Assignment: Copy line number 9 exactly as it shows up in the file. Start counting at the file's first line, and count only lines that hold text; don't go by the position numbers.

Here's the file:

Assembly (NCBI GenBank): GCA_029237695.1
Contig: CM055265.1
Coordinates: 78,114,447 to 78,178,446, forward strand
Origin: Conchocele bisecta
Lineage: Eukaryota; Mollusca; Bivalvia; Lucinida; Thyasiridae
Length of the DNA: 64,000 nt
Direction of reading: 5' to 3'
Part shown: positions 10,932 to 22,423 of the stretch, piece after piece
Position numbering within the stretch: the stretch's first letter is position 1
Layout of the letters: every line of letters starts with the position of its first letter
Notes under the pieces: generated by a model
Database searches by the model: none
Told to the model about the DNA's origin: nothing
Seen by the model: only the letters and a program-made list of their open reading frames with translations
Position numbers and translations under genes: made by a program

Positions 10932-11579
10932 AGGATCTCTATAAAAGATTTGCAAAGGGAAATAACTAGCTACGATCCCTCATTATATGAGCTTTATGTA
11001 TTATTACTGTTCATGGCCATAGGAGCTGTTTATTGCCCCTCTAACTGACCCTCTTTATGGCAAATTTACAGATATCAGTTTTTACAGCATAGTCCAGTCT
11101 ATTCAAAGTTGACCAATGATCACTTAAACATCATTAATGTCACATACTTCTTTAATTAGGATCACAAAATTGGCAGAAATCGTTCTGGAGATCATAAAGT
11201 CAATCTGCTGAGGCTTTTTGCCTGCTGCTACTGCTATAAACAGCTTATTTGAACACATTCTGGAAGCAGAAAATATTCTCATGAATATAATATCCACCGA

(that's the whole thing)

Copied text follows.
Position numbering within the stretch: the stretch's first letter is position 1